To make sure, the virus is not carried to their family members, there are certain guidelines which the doctors follow. Dr. Boarde adds, “In the current view of pandemic of Corona which is highly infective through droplets and surface touches, the biggest challenges are to the families of doctors. The principles is to follow is the strict guidelines even though they come with a lot of challenges doctors are constantly exposed to high risk of COVID19 positive patients.”
Dr Pradeep Mahajan, Surgeon and Regenerative medicine expert, underlines: “When we go home from our workplace, our footwear is usually kept out of the house and disinfected. Our entire clothing is put in hot water. A steam nebulization for at least 2-3 minutes is to be taken. A hot water bath and constantly drinking hot water is recommended.”
He added: “We as a doctors remain in one room, maintaining social distancing with the family and everywhere else. At the same time, every family member to some extent follows the social distancing principle and also use face mask. Considering everything, life is quite challenging, but we as a medical professional stand with the risk.”
Likening healthcare staff to the soldiers who risk their lives to stand strong for the people, Dr Sunil Raina from Dr RP Govt Medical College, Himachal Pradesh (which currently has four COVID cases), says doctors are dealing with a fairly significant amount of pressure. “The disease we are dealing with is very new, knowledge about it is evolving. Because evidence is less, apprehensions will always be there. Doctors on the frontline are treating patients, then they have to be quarantined, where their families are not very close, plus there’s the apprehension of the disease itself,” he sums up.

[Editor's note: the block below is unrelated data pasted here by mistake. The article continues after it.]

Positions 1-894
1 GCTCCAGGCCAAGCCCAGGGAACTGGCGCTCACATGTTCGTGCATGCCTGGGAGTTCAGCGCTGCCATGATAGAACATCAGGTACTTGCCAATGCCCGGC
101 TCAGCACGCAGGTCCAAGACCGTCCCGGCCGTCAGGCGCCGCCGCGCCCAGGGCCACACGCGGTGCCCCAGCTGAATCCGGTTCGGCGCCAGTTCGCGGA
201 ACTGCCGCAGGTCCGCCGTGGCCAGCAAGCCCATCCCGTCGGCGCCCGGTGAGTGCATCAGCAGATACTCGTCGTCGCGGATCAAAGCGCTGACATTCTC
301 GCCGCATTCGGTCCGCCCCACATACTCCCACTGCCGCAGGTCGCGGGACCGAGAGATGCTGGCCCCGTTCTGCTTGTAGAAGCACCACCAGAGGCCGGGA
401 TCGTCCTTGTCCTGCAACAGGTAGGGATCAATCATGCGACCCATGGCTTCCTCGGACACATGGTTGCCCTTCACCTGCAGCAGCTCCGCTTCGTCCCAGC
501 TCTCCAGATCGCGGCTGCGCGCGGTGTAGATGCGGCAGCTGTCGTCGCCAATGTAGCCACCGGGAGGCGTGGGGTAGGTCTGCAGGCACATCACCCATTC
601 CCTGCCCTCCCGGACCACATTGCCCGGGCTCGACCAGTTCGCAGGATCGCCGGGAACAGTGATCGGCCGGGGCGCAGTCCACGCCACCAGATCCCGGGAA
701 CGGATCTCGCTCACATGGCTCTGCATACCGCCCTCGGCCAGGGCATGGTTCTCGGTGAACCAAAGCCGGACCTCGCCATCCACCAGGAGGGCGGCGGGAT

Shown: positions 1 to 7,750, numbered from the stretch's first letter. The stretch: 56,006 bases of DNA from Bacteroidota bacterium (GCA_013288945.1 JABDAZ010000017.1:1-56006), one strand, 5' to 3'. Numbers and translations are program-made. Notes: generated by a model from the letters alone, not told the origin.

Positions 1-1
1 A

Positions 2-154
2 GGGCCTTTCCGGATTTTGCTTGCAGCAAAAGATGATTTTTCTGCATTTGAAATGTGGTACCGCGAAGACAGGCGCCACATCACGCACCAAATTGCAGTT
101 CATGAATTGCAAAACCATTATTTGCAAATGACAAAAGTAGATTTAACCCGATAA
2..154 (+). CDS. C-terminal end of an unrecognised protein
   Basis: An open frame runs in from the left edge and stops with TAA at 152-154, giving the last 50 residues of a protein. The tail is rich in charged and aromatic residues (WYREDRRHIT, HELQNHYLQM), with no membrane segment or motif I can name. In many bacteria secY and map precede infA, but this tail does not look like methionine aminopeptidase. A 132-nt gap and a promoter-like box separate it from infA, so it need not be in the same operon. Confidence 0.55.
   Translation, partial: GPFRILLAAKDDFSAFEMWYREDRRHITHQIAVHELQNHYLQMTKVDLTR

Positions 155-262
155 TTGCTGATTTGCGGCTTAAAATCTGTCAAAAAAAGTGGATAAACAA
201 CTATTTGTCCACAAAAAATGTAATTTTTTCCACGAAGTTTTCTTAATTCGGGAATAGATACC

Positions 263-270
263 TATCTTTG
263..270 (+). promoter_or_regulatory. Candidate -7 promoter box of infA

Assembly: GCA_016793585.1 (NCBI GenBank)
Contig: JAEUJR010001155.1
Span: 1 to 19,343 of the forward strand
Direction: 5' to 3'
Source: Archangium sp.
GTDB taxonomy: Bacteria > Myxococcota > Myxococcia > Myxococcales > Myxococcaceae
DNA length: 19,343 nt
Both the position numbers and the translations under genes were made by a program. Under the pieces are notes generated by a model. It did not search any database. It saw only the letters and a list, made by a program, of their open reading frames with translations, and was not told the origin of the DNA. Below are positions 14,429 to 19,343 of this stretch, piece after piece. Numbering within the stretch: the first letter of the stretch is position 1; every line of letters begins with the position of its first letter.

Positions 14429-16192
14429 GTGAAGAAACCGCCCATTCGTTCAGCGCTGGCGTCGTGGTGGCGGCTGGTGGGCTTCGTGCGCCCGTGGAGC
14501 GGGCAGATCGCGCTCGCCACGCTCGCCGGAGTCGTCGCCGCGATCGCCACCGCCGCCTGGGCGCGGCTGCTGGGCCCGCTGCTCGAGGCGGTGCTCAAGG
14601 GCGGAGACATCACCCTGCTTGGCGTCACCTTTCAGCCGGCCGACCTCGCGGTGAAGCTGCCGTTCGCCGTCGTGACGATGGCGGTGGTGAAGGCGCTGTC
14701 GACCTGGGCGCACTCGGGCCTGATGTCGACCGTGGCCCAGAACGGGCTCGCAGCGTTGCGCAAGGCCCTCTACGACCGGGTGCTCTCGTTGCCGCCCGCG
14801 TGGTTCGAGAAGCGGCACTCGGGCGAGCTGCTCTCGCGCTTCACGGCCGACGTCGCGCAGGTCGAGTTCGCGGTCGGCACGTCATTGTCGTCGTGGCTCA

Staying away from the family in this difficult time is always difficult. But healthcare workers are the only ones who can fight this battle at the frontline across the globe; and along with them their families are also determined to win against the pandemic.
While work pressure and family anxieties run high, it’s not the end of worrying for our healthcare professionals. “On a normal day, we work hard for 12-18 hours, and have a family life to look forward to, that we can go home to. If you look at doctors now, we are staying at the hospital for weeks one end. Even after our rotation shifts, there’s a mandatory quarantine period of 14 days. Our families are sacrificing and putting on a brave face to support us in our duty,” adds a doctor on duty.
“If the personal protective equipment (PPE) is not there or not good enough, there’s a chance of infection. Another thing in India is how doctors, and their families, are treated by the community at times. We have seen reports of doctors being asked to vacate, not allowed to step out assuming they might bring back infection. It’s tough for doctors to do a balancing act,” Dr Rahul Pandit, Director, Critical Care, Fortis Hospital, Mulund told IANSlife.
“I am sure every single citizen of our nation as well are with us to fight against COVID-19,” concludes Dr Borade.